Tuesday, 22 September 2009

Sports and Alcohol - when does it stop being fun?

It's all fun and games until someone is taken to emergency, apparently suffering from alcohol poisoning.

Carleton University suspended its women’s soccer team on Friday after a rookie initiation party ended with a player being taken to the hospital by ambulance following excessive drinking.

It is believed that a team party last Sunday saw one player so incoherent from alcohol that an ambulance took her to the hospital.

These incidents do not occur in a vacuum. Particularly revealing are athletes' parents response to the University sanctions and media coverage.
One father of a rookie player suggested yesterday that the situation was being "really overblown." And a mother, who didn't want her name used out of respect for her daughter, a return player who went through a similar rookie party, suggested this was a case of someone drinking too much - not a hazing. "I know most of the girls on the team. I am just disappointed that their best intentions for team bonding have been misconstrued."
D-E-N-I-A-L, anyone?

Athletes are particularly vulnerable to peer pressure since the acceptance and admiration of team members is a powerful motivator for team success. As well, individuals who are blessed with such talents and skills tend to push the boundaries of their bodies' physical strength and abilities.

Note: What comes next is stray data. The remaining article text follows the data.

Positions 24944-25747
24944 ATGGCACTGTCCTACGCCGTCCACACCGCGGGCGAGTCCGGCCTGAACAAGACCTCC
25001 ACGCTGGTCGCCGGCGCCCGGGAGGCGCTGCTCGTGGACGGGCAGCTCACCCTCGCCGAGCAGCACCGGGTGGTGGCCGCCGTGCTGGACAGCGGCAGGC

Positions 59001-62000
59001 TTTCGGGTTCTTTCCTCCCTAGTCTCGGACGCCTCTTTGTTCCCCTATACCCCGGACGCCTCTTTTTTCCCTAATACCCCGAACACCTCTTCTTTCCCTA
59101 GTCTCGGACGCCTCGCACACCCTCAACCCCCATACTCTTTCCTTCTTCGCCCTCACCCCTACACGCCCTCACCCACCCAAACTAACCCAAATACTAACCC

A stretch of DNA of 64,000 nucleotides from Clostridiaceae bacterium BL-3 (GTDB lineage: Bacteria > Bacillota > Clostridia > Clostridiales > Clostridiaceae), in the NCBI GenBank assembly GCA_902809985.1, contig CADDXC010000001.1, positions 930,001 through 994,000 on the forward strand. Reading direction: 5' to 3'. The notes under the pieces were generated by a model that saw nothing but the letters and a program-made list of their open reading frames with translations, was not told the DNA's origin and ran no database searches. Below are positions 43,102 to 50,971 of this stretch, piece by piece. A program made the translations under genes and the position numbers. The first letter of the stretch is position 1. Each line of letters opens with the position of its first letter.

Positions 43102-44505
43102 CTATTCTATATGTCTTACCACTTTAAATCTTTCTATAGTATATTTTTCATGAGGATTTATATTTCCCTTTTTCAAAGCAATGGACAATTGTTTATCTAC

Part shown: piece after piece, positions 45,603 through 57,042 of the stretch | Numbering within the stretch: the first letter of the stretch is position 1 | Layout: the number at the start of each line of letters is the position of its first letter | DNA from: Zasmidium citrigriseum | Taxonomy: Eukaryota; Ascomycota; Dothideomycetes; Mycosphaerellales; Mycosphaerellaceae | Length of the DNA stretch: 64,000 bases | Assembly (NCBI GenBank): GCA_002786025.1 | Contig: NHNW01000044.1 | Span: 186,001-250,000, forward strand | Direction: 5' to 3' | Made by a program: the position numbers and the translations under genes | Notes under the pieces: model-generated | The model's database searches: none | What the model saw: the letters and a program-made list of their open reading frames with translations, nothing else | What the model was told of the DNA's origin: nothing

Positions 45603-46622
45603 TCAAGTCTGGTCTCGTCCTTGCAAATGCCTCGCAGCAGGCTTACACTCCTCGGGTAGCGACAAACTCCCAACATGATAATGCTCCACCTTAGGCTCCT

Patrick Swayze, who died two weeks ago and who had waged a life-long battle against substance abuse, observed: "My big regret is the physical damage I've done to my body. I can do almost anything physically and I used to believe I was invincible, breaking bones over and over, playing football, doing gymnastics, diving, ballet, doing my own stunts, kick boxing, staging fights ... It all seems a little stupid to me now."


Anonymous said...

I had come to the conclusion that it is impossible to have an intelligent conversation about alcohol with people on the left, the right and the inbetween. Thank you, DAMMIT JANET, for proving me wrong.

Bina said...

Gawd, I thought things were bad over 20 years ago, when I went through frosh week at Queen's. I clearly hadn't seen nothin' yet.

But even back then it mystified me. Maybe this is a German thing, but I was brought up not thinking it was such a big deal to have a drink--with dinner. Also to know when to say when, and not to make a fool of myself just because I was suddenly old enough to buy a beer. When I went out to the pub, it was usually just to sit with friends and talk, or maybe dance.

I was appalled at how many of my schoolmates just let loose like complete idiots--and how many of the worst drunks had come from ultra-puritanical homes. It was what kept me out of the more notorious campus pubs, like the ones where the engineers hung out, trolling (drunkenly) for "Vic chicks". The last thing I wanted was to become a date rape statistic.

Good thing roofies weren't in vogue then, is all I can say.

deBeauxOs said...

Binge drinking has unfortunately become a rite of passage in some groups. It doesn't take that much for someone to become unconscious and die, if their peers don't take it seriously and assume that "sleeping it off" works.

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